Welcome to the Bungle
By Elbert Ventura

Tropic Thunder
Dir. Ben Stiller, U.S., Dreamworks

When it first came out in 1992, The Ben Stiller Show was like nothing else on TV, at least to this teenager. A wallow in Hollywood detritus and a loving deconstruction of pop idioms, The Ben Stiller Show was nuanced, knowing, and unapologetically geeky—which explains why it lasted all of 12 episodes. Yet the largely unseen series remains the most unadulterated product of Stiller’s comic imagination, a tonic to the numbing succession of slow-burn-nebbish roles that have come to define him. Like Albert Brooks, whom Stiller has cited as a big influence, Stiller presumes his audience’s pop literacy. He has shown a particular gift for spoofing the Hollywood hard sell—the best sketches and gags in Stiller’s shows and movies have been in the form of music videos, movie trailers, commercials, and biographical montages. His target has always been the entertainment industrial complex—its excesses, its fatuousness—and our unhealthy fixation with it.

Yet for all Stiller’s talent, his movies have never strayed far from the disappointing middle. After four directorial efforts, Stiller has yet to make a wholly satisfying picture. To be sure, there have been glimmers of intelligence and inspiration in his past films: the specter of derangement in The Cable Guy, the hilarious send-ups of celeb culture in Zoolander. (Reality Bites, his first movie, just plain bit.) But funny or incisive they may be in parts, not one can be called an unqualified success.

Nor can his latest film, Tropic Thunder. Entertaining enough and yet fatally compromised, it’s Stiller’s best movie, for whatever that’s worth—and probably the starkest reminder of the distance between his early promise and his current careerist track. The film-geek premise could have come right out of The Ben Stiller Show. In the jungles of Asia, a Hollywood crew films a war epic. But the mammoth production faces collapse as the neophyte director, Damien Cockburn (Steve Coogan) fails to control nature, special effects, and that most unwieldy of forces, actors. In an attempt to salvage the movie, Cockburn settles on an outlandish solution: he’ll plop the pampered leads in the middle of the jungle and shoot guerrilla-style. Within minutes of landing in the middle of nowhere, Cockburn steps on an unexploded mine. Seconds later, actual guerrillas appear, shooting real bullets at the actors. It takes the cast a little longer to realize that cameras are actually no longer rolling.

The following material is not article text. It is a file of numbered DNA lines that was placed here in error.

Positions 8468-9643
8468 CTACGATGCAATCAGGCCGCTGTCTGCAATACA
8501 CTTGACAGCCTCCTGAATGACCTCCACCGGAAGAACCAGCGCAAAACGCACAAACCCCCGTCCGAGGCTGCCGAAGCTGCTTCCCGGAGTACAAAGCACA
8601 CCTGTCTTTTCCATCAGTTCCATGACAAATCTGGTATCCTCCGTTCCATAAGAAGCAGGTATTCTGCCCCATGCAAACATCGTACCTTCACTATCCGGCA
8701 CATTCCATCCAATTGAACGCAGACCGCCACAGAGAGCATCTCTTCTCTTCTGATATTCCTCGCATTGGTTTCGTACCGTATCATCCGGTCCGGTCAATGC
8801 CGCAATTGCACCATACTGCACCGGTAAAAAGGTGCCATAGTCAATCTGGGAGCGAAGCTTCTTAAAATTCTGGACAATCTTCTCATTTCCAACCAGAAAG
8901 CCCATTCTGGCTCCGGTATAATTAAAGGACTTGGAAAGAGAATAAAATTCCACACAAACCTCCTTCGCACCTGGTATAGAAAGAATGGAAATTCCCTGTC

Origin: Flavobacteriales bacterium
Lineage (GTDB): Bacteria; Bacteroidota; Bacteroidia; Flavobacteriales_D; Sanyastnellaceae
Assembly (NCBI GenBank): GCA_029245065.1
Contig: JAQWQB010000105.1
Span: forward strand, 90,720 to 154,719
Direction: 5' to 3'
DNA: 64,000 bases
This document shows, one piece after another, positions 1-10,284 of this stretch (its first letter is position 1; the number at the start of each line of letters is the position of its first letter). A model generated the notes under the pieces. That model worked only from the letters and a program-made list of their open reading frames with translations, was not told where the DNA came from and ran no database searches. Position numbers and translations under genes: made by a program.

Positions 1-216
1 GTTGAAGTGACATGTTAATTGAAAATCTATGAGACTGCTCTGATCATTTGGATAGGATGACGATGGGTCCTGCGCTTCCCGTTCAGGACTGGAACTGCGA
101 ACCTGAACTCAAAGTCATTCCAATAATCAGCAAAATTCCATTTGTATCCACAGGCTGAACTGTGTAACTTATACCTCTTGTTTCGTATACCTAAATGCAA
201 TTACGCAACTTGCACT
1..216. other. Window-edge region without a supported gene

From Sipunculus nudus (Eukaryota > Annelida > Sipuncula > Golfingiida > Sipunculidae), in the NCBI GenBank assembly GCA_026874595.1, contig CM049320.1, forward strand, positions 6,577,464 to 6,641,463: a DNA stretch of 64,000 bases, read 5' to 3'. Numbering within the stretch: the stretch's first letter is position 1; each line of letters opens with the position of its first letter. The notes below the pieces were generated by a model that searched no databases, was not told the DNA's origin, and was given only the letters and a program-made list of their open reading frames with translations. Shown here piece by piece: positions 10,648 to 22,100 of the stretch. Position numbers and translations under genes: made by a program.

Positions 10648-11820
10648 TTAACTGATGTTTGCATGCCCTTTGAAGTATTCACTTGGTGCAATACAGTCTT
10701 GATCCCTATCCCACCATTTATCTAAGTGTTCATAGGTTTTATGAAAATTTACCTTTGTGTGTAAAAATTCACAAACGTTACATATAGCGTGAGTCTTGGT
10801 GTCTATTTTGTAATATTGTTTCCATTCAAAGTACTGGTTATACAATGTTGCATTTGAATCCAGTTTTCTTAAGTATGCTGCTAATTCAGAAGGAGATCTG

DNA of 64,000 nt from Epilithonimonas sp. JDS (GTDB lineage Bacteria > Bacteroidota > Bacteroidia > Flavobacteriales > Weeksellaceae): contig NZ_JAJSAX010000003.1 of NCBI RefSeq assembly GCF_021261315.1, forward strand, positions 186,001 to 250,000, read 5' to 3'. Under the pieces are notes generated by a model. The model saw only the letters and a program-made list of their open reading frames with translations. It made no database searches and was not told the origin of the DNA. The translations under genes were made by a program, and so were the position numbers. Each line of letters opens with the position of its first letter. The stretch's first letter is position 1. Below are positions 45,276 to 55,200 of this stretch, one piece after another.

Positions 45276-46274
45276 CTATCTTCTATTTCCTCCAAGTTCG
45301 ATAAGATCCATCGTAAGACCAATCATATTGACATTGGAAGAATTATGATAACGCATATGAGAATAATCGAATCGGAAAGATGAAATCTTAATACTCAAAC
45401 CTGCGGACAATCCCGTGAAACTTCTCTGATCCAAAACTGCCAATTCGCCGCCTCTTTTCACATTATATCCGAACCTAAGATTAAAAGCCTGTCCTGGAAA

As with any good Hollywood war film, the actors are an unlikely assemblage. Stiller’s Tugg Speedman is the gung-ho star eager to dive into the experience. Jeff Portnoy (Jack Black) is an obnoxious, strung-out comedian who breaks under the strain of real life. The third headliner is Kirk Lazarus (Robert Downey Jr.), a five-time Oscar-winner whose Method verges on madness. For his role as a black soldier, the acclaimed Australian underwent a surgical procedure to make him look the part. The one actual black man in the cast is Alpa Chino (Brandon T. Jackson), a hip-hop entrepreneur who can’t resist sneaking in plugs for his energy drink, Booty Sweat. Rounding out the squad is Kevin Sandusky (Jay Baruchel), the relatively normal newcomer who actually knows something about the world outside Hollywood.